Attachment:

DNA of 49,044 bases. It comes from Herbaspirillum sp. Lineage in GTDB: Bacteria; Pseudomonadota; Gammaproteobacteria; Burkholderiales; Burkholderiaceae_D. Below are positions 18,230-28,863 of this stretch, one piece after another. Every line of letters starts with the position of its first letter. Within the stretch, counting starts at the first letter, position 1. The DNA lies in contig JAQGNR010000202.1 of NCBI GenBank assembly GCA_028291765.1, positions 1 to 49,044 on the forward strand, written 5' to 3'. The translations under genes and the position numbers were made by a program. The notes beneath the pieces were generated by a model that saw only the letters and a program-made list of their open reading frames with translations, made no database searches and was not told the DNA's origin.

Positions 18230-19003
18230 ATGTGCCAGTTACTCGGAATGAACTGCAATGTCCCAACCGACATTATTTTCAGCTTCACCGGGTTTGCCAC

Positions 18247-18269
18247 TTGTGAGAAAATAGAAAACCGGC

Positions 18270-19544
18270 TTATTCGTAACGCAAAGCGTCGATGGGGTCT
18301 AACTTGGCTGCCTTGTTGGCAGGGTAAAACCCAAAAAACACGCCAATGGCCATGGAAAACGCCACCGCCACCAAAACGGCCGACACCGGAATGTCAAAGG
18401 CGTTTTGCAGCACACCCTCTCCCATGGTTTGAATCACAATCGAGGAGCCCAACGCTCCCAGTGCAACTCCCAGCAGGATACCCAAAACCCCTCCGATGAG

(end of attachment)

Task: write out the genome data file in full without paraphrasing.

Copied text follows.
DNA of 49,044 bases. It comes from Herbaspirillum sp. Lineage in GTDB: Bacteria; Pseudomonadota; Gammaproteobacteria; Burkholderiales; Burkholderiaceae_D. Below are positions 18,230-28,863 of this stretch, one piece after another. Every line of letters starts with the position of its first letter. Within the stretch, counting starts at the first letter, position 1. The DNA lies in contig JAQGNR010000202.1 of NCBI GenBank assembly GCA_028291765.1, positions 1 to 49,044 on the forward strand, written 5' to 3'. The translations under genes and the position numbers were made by a program. The notes beneath the pieces were generated by a model that saw only the letters and a program-made list of their open reading frames with translations, made no database searches and was not told the DNA's origin.

Positions 18230-19003
18230 ATGTGCCAGTTACTCGGAATGAACTGCAATGTCCCAACCGACATTATTTTCAGCTTCACCGGGTTTGCCAC

Positions 18247-18269
18247 TTGTGAGAAAATAGAAAACCGGC

Positions 18270-19544
18270 TTATTCGTAACGCAAAGCGTCGATGGGGTCT
18301 AACTTGGCTGCCTTGTTGGCAGGGTAAAACCCAAAAAACACGCCAATGGCCATGGAAAACGCCACCGCCACCAAAACGGCCGACACCGGAATGTCAAAGG
18401 CGTTTTGCAGCACACCCTCTCCCATGGTTTGAATCACAATCGAGGAGCCCAACGCTCCCAGTGCAACTCCCAGCAGGATACCCAAAACCCCTCCGATGAG